MS. Canon. Liturg. 354
Summary Catalogue no.: 19440
The volume, although uniform in script and decoration, is comprised of several sections. There are many later additions (on originally blank space unless otherwise noted). For a more detailed inventory of the contents see Flotzinger.
Gradual and sequentiary
Combined temporale and sanctorale, mass of the dedication before the Sunday masses after Pentecost.
Mass for the dead
Calendar with additions, and part of the ordinary of the mass
Calendar, entirely erased and rewritten (except for the month of January) with masses and proses (late fourteenth / early fifteenth century?): itemized in Flotzinger, pp. 12-13.
Additions (14th century) with neums: Alleluia 'Letamini'; Office of St Oswald
Prefaces without music and Vere dignum
Mass for the Conception of the Virgin, not neumed; 13th century
Mass for St Elizabeth, partly neumed, 13th century
De sancta Chunigund, 13th century, and sequence 'Mittit ad virginem', late 14th/early 15th century.
Benedictio vini, late 14th/early 15th century
Full-page miniature of the Crucifixion, 13th century, first half
Canon of the Mass, Sacramentary, and additions
De sancta affra, addition, late 14th/early 15th century
Combined temporale and sanctorale, common of the saints (fol. 111) and votive masses (fol. 113v)
Collect for St Nicholas, added 13th century
Additions, late 14th/early 15th century: St Katherine, St Barbara (Flotzinger p. 14).
'Officium de viginti iiijor senioribus', added 14th century, presumably after erasing an earlier text
Main scribe: creed followed by sequences (Flotzinger p. 14), followed by a 14th-century addition.
Early addition: order of the blessing of salt and holy water
Additions, late 13th/14th century: 'Deus qui es', 'Conscientias nostras'.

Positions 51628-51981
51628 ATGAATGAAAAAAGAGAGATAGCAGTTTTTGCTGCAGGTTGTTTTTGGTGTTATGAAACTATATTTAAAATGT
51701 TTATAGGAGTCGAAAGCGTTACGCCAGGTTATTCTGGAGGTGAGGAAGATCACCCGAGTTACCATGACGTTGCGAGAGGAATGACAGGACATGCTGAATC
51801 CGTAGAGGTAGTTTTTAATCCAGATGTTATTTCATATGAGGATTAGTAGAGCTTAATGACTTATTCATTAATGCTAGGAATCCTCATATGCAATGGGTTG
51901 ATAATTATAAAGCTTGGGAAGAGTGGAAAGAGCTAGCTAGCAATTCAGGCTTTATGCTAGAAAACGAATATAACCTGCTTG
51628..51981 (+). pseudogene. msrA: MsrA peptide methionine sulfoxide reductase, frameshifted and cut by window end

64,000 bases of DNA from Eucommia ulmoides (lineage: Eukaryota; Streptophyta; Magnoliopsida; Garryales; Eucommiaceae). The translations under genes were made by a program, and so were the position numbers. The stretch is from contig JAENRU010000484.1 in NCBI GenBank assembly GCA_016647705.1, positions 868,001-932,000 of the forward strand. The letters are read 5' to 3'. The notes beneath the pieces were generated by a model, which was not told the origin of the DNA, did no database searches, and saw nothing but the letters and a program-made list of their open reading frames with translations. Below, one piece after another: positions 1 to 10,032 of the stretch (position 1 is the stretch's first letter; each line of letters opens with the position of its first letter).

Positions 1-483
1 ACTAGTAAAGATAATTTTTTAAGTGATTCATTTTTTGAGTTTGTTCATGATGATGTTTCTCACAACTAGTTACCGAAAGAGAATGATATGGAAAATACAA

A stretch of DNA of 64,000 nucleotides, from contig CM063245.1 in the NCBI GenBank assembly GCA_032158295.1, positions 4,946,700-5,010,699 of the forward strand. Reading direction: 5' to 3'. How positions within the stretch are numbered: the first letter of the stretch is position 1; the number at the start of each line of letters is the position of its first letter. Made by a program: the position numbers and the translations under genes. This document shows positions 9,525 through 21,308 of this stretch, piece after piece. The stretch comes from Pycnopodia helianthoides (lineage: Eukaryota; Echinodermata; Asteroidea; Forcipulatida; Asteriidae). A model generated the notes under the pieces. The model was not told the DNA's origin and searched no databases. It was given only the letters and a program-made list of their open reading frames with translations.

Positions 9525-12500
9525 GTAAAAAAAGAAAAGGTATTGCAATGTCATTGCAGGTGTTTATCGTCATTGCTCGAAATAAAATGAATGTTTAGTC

Ruled in 'crayon'. Written above top line. Pricked in the outer margins only.
Gradual: 27 lines, written space 200 × 110 mm.
Sacramentary and lectionary: 28 lines, written space 198 × 110 mm.
One main hand, protogothic.
Additions by several hands (see Flotzinger) in textualis and cursive.
Adiastematic non-rhythmical notation of S. Germany
Fine miniature (defaced) painted or repainted on fol. 67, 13th century, first half. (P&A i. 102, pl. VIII)
Initials in gold and red outlines on a blue and pale green ground. In the sacramentary the first line of the text in capitals alternately black and red.
A standard Canonici style of blind-tooled diced brown leather over pasteboards; 18th century, Italian.
Provenance and Acquisition
Flotzinger established that the manuscript was written for the Benedictine abbey of St Paul in Lavanttal. At fol. 67v the wording is 'pro cuncta congregatione sancti Pauli ac familia eius', and at fol. 123v is an added (14th century?) prayer on for 'famuli tui Engelberti fundatoris huius ecclesie'; St Paul was founded by Engelbert I von Spanheim. Although both passages are additions, the general prayer on fol. 124v also refers to 'omni congregatione et familia sancti Pauli', and the feasts of St Paul are emphasized throughout. The monastic provenance is established by fols. 115v-116r with masses 'pro abbate et congregationem' and 'missa monachorum'.
Assessments of the manuscript's date have varied from c. 1160 (Flotzinger) to the first half of the 13th century (Haidinger). St Gothard in the lectionary (fol. 254r) establishes a date after 1131 (Watson), but the absence of St Thomas of Canterbury from the original sacramentary (his feast is added, late 14th century, fol. 71v) is not significant for dating as his feast was not immediately observed in Austria (Haidinger, 45).
The manuscript's origin is also disputed. As Flotzinger and Haidinger discuss, comparisons have been drawn with manuscripts associated with Salzburg and with the Benedictine abbey of Kremsmünster; our manuscript has particularly close affiliations with Stuttgart, LB, Cod. bibl. fol. 20, written at Kremsmünster c. 1136 but in use at St Paul's soon after (Haidinger, 31-4).
Presumably remained at St Paul's, where the later-medieval additions were made.
Matteo Luigi Canonici, 1727-1805: uncertain when acquired, not from Trevisan / Soranzo.
Purchased by the Bodleian in 1817
Digital Bodleian (11 images from 35mm slides)
Last Substantive Revision
2020-12-04: Description finalized for Polonsky German digitization project.